Talking about money can be a really uncomfortable thing, especially when it means asking for it. This can be one of the most awkward career conversations you ever have. However, it is a conversation that you most definitely have to have and should have. It is important to understand your worth in a company and know when you are being underpaid or undervalued. So if you are looking to ask for a raise here is my advice.
My first comment is this, manage your expectations. Most people will not receive a raise in their first year with a company. And we are currently living in an economy that has left annual raises out of the picture. It is a common misconception that you are owed a raise every year to correlate with inflation. Unfortunately, this is not the norm anymore.
Start with research to determine the number you are going to ask for. Usually the best source of salary information is compensation market data that is pulled by large consulting firms but that is very expensive and hard to come by. However, this is the information companies use to determine their salary ranges. This is different from those websites you can use to determine the average salary in your career (ie. Glassdoor, Pay Scale), these are typically not as accurate but can be a good place to start. I would recommend looking through job postings for rates that are being offered in the current market. For example, if you are a customer service representative, google job listings and see how much companies are offering, then factor in your experience. Do your research before you go into a salary meeting.
Before setting up your meeting, consider your organization’s specific salary practices. Chances are your company has a salary range for your role, meaning there is room to move up. You typically move up this range as you progress further in your career. Also companies typically give raises end of year or midyear so align your meeting with those times, whichever makes sense in your office.
So once you decide you are going to ask for a raise here is what you need to do. Book a private meeting with your boss, face to face is best but if remote a phone call is fine. Start the conversation with a quick debrief on the work you have been doing lately. Then let them know that you would like them to consider you for a raise. When having a salary conversation with your supervisor be sure to prepare all of the facts. Mention a few reasons as to why you deserve a raise, these reasons should be factual evidence of your excellent performance. For example, “your role in a proposal led to solidifying a new client relationship”. Figure out the amount you would like before you go in and then ask for more. For example, if you are looking to make $50,000/year I would recommend asking for $52,000. Finish the conversation by giving them the number and then thank them for considering it.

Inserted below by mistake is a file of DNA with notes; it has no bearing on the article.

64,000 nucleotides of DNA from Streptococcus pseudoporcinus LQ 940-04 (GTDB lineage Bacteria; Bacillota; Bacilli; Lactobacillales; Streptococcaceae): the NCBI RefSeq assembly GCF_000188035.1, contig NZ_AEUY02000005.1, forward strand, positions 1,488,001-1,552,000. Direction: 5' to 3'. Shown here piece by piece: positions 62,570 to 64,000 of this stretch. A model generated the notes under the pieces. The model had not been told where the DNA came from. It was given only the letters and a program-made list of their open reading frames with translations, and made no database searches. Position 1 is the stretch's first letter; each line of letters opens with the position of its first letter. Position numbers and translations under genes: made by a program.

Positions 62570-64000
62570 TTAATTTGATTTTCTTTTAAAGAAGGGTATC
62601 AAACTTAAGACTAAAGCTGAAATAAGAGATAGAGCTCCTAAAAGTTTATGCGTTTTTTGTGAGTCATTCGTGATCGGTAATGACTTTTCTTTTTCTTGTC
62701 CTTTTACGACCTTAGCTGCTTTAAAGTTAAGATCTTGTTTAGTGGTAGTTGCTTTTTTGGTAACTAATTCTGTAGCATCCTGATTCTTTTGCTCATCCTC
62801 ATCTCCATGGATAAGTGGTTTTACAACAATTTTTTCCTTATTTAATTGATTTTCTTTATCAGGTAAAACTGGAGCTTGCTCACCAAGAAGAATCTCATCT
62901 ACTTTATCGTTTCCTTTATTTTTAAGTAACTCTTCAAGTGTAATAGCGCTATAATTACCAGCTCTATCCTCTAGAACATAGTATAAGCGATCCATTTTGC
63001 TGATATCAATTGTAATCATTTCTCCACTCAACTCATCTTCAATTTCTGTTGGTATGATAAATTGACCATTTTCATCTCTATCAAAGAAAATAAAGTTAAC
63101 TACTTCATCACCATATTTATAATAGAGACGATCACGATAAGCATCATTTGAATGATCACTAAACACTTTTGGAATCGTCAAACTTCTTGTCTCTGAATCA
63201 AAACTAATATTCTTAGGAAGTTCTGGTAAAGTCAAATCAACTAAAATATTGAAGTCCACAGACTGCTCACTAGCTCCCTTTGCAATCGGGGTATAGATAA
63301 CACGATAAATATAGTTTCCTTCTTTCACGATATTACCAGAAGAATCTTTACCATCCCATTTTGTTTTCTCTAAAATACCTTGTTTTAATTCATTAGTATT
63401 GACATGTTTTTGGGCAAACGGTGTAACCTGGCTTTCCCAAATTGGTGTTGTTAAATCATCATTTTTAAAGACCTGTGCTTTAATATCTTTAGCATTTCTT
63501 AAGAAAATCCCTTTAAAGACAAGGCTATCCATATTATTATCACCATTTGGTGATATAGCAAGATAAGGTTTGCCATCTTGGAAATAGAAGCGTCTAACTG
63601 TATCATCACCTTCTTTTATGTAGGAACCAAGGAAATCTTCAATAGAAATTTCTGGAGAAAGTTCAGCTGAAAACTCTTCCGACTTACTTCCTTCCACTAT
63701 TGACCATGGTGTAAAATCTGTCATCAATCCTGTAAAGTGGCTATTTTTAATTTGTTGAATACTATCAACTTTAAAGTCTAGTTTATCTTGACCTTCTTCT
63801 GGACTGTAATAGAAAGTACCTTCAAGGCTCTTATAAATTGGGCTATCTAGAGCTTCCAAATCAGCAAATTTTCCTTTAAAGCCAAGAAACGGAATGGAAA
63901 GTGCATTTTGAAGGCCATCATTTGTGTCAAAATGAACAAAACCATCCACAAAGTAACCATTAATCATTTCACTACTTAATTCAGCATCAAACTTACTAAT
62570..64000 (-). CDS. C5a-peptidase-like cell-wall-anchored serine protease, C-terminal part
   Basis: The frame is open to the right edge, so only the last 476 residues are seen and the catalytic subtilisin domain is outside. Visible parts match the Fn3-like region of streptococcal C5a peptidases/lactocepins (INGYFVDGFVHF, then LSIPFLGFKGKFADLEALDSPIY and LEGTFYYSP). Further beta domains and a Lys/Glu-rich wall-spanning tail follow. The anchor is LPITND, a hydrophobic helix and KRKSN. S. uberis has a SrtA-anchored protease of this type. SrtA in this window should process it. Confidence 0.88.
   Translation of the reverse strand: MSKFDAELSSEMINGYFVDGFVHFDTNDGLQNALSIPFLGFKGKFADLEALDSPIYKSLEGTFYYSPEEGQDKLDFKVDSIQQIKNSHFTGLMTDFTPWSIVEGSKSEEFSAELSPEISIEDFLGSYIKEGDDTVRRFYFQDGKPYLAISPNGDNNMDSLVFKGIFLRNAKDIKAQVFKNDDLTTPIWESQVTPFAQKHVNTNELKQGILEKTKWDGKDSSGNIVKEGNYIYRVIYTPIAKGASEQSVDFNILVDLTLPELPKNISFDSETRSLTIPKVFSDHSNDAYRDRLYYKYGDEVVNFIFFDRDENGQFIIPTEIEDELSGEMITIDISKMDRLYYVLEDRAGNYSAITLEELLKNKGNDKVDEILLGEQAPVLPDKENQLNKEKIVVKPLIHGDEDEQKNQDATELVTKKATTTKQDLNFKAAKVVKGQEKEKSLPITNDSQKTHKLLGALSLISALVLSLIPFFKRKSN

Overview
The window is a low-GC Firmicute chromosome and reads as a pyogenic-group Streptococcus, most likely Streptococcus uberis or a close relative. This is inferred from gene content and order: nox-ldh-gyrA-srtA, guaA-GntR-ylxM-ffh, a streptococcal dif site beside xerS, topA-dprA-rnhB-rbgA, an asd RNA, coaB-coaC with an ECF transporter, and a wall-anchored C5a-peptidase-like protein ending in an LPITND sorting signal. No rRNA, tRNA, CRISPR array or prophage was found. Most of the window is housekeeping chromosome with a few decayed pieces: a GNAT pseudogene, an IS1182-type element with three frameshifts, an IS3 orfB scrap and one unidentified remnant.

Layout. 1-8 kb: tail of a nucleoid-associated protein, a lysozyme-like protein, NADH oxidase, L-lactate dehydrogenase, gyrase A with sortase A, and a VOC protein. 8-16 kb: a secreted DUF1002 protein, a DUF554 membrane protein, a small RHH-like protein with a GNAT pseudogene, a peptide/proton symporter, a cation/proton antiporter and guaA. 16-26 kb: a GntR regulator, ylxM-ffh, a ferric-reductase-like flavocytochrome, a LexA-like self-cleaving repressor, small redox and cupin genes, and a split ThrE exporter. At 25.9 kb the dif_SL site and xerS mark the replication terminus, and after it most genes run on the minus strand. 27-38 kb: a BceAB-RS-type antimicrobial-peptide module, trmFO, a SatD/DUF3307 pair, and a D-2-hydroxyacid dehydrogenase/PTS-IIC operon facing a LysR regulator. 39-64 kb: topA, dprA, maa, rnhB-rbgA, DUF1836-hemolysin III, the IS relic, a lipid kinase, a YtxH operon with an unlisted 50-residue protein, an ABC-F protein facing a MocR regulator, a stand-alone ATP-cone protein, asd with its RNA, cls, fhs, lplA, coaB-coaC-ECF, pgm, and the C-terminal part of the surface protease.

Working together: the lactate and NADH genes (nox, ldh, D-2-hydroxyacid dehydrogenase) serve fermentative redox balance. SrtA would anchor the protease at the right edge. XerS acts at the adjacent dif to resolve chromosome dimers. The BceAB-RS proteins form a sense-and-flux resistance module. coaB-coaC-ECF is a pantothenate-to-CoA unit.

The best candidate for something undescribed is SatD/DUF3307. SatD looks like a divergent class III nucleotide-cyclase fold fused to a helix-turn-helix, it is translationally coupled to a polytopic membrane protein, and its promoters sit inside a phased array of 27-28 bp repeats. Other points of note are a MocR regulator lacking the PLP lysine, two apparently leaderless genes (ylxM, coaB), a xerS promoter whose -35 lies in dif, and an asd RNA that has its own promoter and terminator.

It is important to consider the way you communicate this, you must be confident but at the same time professional. If you have a good manager, they will likely continue the conversation and let you know if your request is reasonable and when they will be able to get back to you with more information. Follow up in about 3-5 days and simply ask if they have had any time to go over your salary request.
Another thing to consider is total rewards. Do you get benefits? A company car? All of these things factor into your total compensation, not just your hourly rate.
If you are asked for your expected salary range in a job interview or application, again it is best to have the number you want in mind before you go in. Do your research. Always give them a range, again if you are looking for $50,000 then make sure you tell them $49,000-54,000. This number might change based on the company you are talking to; start-ups might not be able to offer as much as larger corporations. Again, think about total rewards. Ask the company what type of benefits they offer before you give them your range.
At the recruitment stage this can be a balancing act because it is very common for people to ask for too much money which turns off employers. To determine your worth, consider your skill set, education, experience and the market availability in your job.
Finally, any time you are talking about money with a manger or recruiter be sure to go in with an open mind and be welcome to the conversation. This is business and you can’t be afraid you ask for what you want. Any great company will pay you your worth, which is why it is most important for you to figure that out first.